Ambassador Carla Hills, US Trade Representative for President George H.W. Bush and chief NAFTA negotiator
Michael K. Young, President, Texas A&M University
Alejandrina Salcedo Cisneros, Director of Economic Measurement, Banco de Mexico
Jesus Cañas, Senior Business Economist, Federal Reserve Bank of Dallas
Raymond Robertson, Professor, Bush School of Government and Public Service (moderator)
On Wednesday, November 15, 2017, the Scowcroft Institute of International Affairs in collaboration with the Mosbacher Institute for Trade, Economics, and Public Policy, welcomed Ambassador Carla A. Hills to share her insights on the North American Free Trade Agreement’s strengths, weaknesses, and ways forward in the modern economy. Ambassador Hills served as United States Trade Representative from 1989 to 1993 as a member of George H. W. Bush’s cabinet, negotiating and concluding the North American Free Trade Agreement. The program began with a welcome from Professor Andrew Natsios, Director of the Scowcroft Institute of International Affairs, who remarked on the importance of trade and acknowledged tensions about trade in the current administration. Professor Natsios then presented two brief videos to frame the evening’s discussion of NAFTA’s past, present, and future. The first showed President George H. W. Bush in 1998 supporting the benefits of free trade; the second was a recording of President Donald Trump criticizing the trade agreement at a 2017 rally in Arizona.
After the videos, Professor Lori Taylor, Director of the Mosbacher Institute, took the stage to introduce Carla A. Hills with a description of her background and illustrious career in trade negotiation, after which Ambassador Hills took her place behind the podium. Hills’ talk began with an overview of the benefits that emerged from free trade among Canada, Mexico, and the United States since NAFTA’s initial implementation, including the creation of a multi-trillion dollar trade market with positive effects on consumers, businesses, and national security in all three countries. Hills also explored possibilities for improvements to the agreement, particularly updated provisions to reflect modern developments in digital information technology, ecommerce, and energy. Closing with a call to action, Hills encouraged the audience to share with others the benefits of free trade, in an attempt to correct what she identified as misinformed criticism of NAFTA. A copy of her remarks can be found at https://bush.tamu.edu/scowcroft/papers/nafta/.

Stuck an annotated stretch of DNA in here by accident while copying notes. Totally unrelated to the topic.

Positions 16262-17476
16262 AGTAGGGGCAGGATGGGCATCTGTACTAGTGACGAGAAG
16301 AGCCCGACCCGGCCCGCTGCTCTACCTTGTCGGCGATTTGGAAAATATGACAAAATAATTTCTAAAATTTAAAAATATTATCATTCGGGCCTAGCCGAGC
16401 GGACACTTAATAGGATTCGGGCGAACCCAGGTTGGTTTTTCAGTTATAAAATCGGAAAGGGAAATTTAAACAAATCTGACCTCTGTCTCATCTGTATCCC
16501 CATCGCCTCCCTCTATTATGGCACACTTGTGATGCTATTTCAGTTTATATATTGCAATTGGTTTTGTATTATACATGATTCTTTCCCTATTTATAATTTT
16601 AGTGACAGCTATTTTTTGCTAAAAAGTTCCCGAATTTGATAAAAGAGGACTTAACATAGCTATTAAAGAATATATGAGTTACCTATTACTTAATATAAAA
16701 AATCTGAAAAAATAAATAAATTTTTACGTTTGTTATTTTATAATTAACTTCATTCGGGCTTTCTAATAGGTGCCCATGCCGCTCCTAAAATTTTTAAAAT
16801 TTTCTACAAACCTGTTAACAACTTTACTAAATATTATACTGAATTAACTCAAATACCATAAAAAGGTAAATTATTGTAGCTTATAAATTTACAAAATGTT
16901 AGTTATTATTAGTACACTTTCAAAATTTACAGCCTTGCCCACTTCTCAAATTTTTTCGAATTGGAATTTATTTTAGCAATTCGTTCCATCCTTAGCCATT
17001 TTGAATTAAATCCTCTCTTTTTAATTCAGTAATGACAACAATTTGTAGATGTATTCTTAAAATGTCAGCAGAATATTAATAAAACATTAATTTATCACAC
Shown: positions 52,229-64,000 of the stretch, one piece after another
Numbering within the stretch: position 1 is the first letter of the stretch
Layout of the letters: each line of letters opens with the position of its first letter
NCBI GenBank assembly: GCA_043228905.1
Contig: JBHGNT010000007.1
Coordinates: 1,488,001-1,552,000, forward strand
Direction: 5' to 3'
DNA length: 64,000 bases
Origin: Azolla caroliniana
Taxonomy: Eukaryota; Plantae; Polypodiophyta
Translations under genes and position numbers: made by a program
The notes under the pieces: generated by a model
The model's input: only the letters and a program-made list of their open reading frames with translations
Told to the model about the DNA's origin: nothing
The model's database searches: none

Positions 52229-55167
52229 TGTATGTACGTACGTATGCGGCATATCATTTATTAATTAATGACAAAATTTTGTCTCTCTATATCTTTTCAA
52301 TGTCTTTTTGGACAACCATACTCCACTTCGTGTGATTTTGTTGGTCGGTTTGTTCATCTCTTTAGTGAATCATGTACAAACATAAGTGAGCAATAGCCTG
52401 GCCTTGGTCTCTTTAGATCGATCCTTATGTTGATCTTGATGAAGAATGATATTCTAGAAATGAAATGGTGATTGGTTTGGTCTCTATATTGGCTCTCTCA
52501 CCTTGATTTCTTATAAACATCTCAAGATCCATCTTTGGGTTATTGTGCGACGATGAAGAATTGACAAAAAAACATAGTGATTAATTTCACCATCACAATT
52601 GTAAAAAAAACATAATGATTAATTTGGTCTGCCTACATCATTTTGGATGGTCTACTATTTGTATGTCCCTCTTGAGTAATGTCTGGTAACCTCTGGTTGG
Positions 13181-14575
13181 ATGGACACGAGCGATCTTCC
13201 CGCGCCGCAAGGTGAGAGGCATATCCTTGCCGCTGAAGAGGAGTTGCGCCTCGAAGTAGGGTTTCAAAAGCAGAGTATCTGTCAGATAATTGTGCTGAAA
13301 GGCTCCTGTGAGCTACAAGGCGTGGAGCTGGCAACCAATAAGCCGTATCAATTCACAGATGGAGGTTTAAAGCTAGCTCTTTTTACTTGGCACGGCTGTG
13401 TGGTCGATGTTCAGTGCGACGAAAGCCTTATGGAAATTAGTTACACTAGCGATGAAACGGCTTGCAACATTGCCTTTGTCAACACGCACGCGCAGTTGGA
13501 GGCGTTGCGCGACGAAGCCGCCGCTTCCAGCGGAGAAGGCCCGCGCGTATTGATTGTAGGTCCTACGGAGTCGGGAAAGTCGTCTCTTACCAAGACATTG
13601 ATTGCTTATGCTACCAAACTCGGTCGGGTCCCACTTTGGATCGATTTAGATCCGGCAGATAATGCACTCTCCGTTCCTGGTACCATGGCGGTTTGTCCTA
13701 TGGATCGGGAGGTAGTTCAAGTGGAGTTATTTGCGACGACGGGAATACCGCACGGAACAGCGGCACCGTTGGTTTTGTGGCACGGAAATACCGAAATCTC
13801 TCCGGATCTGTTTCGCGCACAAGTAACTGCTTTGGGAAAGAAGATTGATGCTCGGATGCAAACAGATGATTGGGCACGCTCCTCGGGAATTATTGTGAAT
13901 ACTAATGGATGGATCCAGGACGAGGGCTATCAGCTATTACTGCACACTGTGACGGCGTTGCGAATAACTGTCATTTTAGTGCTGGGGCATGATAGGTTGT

The second segment of the program began with Dr. Taylor inviting other trade specialists to the stage for a panel discussion moderated by Bush School professor Dr. Raymond Robertson. Dr. Taylor introduced the panelists as they took their seats onstage with Ambassador Hills and Dr. Robertson: Michael K. Young, President of Texas A&M University; Alejandrina Salcedo Cisneros, Director of Economic Measurement, Banco de Mexico; and Jesus Cañas, Senior Business Economist, Federal Reserve Bank of Dallas. Dr. Robertson led the conversation among the four guests, moving from President Young’s own recollections of NAFTA negotiations to Dr. Cisneros’ perspective on how NAFTA has strengthened both the United States and Mexico as production partners, not only trade partners. Mr. Cañas gave his perspective on the effects of NAFTA on the Texas economy in particular, including job production and trade for the state. Ambassador Hills contributed to the conversation as well, reiterating remarks from her presentation that emphasized NAFTA’s role in creating work for all North Americans. The four guests agreed that NAFTA was important for the three countries involved and shared their hope that the United States not only would continue to support the agreement but also would contribute to updating the agreement to account for new economic realities. As the evening came to a close, Dr. Taylor approached the podium for a final time to thank the panel participants for their contributions to a fruitful and engaging discussion and the members of the audience for their attendance.